Five Reasons Your Birth Can Affect Your Baby and Your Parenting
When I meet a new mom, dad, and baby for the first time at a consultation for colic and sleep, I always start by asking them to tell me about the birth. Mostly I’m met with confusion, wrinkled eyebrows, and curious looks. Very often they ask me why. After all, they haven’t come to see me to talk about their birth—they’re here to work out why their baby cries so much. To me, though, the two are so inextricably linked it is impossible to understand the issues they are having with their newborn unless we go back to the beginning. (Sometimes the cause goes even further back— I’m very aware of that!)
Here’s why I ask that question, and why I believe that any professional working with new parents must consider the baby’s birth to really help:
1. The birth can have lasting physical consequences for the baby.
If a baby is born by C-section, ventouse, or forceps, my ears always prick up, especially if the labor was long and involved malpresentation. I work closely with a chiropractor who specializes in working with new babies, and over the years I have learned an awful lot from her. Imagine if your head had been crooked at an unusual angle for several weeks, then imagine that somebody was pushing it into that position even harder for a whole day. You’d have a headache and neckache, right? I have seen babies in obvious discomfort, several with torticollis, unable to turn their heads. “He just won’t feed from that side, and cries whenever we try,” several moms have told me. They haven’t considered it might be painful for their baby to turn his head to do so.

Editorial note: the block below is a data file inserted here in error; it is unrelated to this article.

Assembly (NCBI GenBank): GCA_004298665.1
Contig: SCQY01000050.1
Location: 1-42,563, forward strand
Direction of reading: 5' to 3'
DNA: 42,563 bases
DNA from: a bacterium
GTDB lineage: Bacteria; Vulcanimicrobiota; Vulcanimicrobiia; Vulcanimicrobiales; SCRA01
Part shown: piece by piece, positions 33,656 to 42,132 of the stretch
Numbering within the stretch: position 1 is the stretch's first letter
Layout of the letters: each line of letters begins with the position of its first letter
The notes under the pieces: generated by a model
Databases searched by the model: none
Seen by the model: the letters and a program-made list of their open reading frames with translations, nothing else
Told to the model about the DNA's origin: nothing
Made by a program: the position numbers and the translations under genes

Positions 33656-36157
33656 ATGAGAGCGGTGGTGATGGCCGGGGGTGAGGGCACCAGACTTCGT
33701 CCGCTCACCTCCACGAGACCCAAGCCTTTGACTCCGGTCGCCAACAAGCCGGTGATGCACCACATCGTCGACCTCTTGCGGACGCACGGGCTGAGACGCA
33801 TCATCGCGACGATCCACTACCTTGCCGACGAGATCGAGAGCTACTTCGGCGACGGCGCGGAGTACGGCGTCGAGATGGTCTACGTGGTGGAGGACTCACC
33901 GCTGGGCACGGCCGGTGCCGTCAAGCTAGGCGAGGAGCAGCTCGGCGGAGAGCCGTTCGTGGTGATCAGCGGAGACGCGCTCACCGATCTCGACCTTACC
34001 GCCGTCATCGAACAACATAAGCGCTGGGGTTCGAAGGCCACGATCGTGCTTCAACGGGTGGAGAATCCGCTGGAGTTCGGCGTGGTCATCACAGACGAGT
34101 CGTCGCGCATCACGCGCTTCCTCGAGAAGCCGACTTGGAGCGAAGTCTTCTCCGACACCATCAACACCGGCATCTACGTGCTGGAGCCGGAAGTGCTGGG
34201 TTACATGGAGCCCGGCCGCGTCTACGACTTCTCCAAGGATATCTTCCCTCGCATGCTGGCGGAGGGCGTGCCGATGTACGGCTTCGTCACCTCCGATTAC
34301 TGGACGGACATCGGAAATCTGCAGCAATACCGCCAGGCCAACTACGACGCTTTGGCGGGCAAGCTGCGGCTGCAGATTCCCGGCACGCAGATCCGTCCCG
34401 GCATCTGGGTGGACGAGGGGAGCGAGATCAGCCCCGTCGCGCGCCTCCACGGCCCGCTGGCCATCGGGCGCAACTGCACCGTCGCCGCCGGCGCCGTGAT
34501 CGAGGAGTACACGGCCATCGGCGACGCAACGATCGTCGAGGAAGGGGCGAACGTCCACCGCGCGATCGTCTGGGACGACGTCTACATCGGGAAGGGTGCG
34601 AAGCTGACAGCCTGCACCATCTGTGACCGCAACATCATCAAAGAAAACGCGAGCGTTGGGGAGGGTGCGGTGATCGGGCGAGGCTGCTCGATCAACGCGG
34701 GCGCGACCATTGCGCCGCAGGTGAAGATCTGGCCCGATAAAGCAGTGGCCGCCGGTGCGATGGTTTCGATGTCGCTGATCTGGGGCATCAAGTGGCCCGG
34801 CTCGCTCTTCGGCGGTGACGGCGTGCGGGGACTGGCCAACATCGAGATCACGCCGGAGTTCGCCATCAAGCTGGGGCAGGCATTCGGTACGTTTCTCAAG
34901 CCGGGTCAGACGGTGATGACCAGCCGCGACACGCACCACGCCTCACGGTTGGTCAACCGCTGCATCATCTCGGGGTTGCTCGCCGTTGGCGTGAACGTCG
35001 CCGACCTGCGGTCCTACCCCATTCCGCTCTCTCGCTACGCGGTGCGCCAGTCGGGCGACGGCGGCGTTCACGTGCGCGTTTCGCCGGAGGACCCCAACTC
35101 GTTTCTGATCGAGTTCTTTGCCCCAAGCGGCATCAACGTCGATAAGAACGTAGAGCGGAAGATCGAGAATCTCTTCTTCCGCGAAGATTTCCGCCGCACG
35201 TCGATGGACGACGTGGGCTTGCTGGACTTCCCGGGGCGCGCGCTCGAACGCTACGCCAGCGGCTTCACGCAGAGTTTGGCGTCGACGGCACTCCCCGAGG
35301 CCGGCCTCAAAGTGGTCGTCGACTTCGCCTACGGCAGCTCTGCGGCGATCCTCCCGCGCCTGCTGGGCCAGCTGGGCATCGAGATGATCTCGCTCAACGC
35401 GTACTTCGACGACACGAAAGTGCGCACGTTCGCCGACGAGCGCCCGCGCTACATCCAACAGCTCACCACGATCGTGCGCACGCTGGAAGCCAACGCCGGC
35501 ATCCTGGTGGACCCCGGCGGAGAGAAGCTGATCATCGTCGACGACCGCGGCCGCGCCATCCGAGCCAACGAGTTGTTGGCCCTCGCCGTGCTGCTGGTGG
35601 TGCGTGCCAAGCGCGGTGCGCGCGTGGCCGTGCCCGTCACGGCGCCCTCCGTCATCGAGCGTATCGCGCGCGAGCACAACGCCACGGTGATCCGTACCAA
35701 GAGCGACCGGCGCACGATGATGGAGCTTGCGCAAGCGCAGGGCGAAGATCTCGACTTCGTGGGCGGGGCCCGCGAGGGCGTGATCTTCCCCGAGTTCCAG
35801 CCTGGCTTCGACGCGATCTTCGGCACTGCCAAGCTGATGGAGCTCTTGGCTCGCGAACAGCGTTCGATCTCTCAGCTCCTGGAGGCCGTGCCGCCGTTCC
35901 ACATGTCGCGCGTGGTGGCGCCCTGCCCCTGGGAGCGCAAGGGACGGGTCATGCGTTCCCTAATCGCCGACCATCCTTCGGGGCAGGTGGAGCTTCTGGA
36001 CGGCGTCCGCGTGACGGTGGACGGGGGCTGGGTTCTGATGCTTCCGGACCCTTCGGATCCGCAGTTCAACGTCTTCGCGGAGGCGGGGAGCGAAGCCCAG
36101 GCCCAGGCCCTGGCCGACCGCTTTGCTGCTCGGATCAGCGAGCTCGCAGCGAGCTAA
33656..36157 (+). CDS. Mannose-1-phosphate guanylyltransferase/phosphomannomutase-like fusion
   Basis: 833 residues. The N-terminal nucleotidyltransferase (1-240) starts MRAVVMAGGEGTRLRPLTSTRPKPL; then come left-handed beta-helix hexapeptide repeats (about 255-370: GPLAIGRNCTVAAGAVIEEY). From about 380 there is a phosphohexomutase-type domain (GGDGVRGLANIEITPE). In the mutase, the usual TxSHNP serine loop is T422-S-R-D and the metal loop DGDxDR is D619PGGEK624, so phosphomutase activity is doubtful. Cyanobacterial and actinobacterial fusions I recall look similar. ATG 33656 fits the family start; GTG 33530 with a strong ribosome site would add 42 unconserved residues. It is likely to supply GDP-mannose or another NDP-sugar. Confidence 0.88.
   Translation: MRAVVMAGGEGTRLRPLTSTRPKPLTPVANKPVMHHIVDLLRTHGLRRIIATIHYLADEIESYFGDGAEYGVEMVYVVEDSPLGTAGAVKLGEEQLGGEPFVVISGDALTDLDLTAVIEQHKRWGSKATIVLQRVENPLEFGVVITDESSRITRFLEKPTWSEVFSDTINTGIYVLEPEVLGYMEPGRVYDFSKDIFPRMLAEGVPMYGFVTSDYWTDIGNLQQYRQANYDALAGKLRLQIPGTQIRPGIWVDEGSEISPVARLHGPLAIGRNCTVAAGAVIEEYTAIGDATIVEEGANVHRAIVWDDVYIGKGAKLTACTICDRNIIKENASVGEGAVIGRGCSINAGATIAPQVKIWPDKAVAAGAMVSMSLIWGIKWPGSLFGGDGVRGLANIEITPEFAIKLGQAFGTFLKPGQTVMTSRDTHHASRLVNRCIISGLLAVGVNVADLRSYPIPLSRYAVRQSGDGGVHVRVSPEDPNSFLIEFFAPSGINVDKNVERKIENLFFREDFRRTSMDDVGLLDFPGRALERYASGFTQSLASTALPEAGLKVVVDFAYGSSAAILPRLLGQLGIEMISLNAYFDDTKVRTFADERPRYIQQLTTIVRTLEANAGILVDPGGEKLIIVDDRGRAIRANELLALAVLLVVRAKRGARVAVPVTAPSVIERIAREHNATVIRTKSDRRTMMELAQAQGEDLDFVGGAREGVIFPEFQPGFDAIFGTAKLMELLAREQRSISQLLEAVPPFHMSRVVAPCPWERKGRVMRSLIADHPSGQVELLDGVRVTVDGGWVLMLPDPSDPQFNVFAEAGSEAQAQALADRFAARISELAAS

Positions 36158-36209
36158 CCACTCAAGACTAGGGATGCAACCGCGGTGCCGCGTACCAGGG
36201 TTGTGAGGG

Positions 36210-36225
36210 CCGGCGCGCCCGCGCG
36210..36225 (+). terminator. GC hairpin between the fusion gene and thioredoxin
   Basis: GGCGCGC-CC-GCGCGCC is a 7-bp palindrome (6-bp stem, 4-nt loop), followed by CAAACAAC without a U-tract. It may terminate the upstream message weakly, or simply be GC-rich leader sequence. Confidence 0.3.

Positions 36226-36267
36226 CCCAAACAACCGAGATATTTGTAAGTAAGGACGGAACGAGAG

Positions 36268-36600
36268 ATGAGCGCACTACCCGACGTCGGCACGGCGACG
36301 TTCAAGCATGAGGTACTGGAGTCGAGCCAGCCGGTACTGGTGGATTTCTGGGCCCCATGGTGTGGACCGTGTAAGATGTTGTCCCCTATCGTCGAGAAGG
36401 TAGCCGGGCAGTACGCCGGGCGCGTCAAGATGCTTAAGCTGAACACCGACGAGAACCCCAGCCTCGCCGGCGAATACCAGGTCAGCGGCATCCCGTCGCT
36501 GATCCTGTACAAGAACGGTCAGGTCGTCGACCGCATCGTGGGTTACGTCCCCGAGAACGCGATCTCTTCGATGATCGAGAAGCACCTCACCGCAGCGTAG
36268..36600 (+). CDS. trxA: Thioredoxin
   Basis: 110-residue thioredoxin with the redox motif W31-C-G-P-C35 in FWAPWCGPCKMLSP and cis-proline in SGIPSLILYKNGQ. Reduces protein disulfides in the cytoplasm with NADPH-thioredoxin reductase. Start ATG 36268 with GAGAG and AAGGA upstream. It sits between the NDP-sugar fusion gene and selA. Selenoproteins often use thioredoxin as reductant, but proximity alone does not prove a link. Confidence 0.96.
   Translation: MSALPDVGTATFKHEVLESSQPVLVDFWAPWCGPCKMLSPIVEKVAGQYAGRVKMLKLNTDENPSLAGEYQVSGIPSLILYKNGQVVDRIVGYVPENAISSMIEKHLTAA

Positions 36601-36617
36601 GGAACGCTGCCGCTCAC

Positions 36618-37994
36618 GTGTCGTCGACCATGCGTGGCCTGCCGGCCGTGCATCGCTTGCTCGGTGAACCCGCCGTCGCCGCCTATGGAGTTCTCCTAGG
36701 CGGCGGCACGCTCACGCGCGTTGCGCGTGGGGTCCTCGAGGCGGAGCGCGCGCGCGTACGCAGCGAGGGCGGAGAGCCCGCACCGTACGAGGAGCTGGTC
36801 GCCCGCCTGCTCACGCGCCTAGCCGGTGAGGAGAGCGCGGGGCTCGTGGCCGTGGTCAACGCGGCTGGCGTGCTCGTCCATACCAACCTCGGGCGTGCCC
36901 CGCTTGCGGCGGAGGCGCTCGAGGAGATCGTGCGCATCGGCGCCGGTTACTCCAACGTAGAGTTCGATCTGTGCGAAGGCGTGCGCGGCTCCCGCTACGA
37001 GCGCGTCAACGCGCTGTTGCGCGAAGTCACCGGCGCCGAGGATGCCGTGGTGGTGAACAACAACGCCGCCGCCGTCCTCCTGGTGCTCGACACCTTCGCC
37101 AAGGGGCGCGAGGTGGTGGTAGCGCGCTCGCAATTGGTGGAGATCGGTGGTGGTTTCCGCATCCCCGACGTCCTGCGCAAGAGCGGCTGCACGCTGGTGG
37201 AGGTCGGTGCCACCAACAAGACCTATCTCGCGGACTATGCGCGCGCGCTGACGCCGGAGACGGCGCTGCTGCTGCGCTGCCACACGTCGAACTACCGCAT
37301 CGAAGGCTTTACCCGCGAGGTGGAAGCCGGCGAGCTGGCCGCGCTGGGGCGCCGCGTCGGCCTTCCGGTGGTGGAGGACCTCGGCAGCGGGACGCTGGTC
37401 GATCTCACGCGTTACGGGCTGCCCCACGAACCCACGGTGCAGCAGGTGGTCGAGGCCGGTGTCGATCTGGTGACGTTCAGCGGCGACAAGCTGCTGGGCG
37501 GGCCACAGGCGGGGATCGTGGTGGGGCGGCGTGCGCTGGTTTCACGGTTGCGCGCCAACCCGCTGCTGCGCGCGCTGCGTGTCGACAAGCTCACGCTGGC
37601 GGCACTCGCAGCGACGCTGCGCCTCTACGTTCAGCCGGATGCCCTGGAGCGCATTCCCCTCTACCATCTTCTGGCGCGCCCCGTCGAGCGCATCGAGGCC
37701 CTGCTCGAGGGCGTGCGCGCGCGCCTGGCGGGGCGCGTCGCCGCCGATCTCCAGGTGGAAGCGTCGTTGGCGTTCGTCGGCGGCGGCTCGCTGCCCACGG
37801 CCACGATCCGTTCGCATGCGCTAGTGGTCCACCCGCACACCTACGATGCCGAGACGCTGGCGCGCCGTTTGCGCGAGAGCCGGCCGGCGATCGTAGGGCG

The whole issue becomes more complex when you start delving into the world of cranial nerves. During labor, a baby’s cranial bones move and overlap (think of a cone-headed newborn). This is normal, and the bones usually return to their proper position over a few days, mostly thanks to the baby sucking—the movement of the upper and lower jaw stimulates the base of the skull through the palate. Sometimes, however, things don’t return to normal. Often abnormal skull compression becomes noticeable in a baby’s feeding habits, and he needs to suck much more than usual. If the baby’s vagus nerve is compressed, this can also have noticeable effects on his digestive system, causing pain.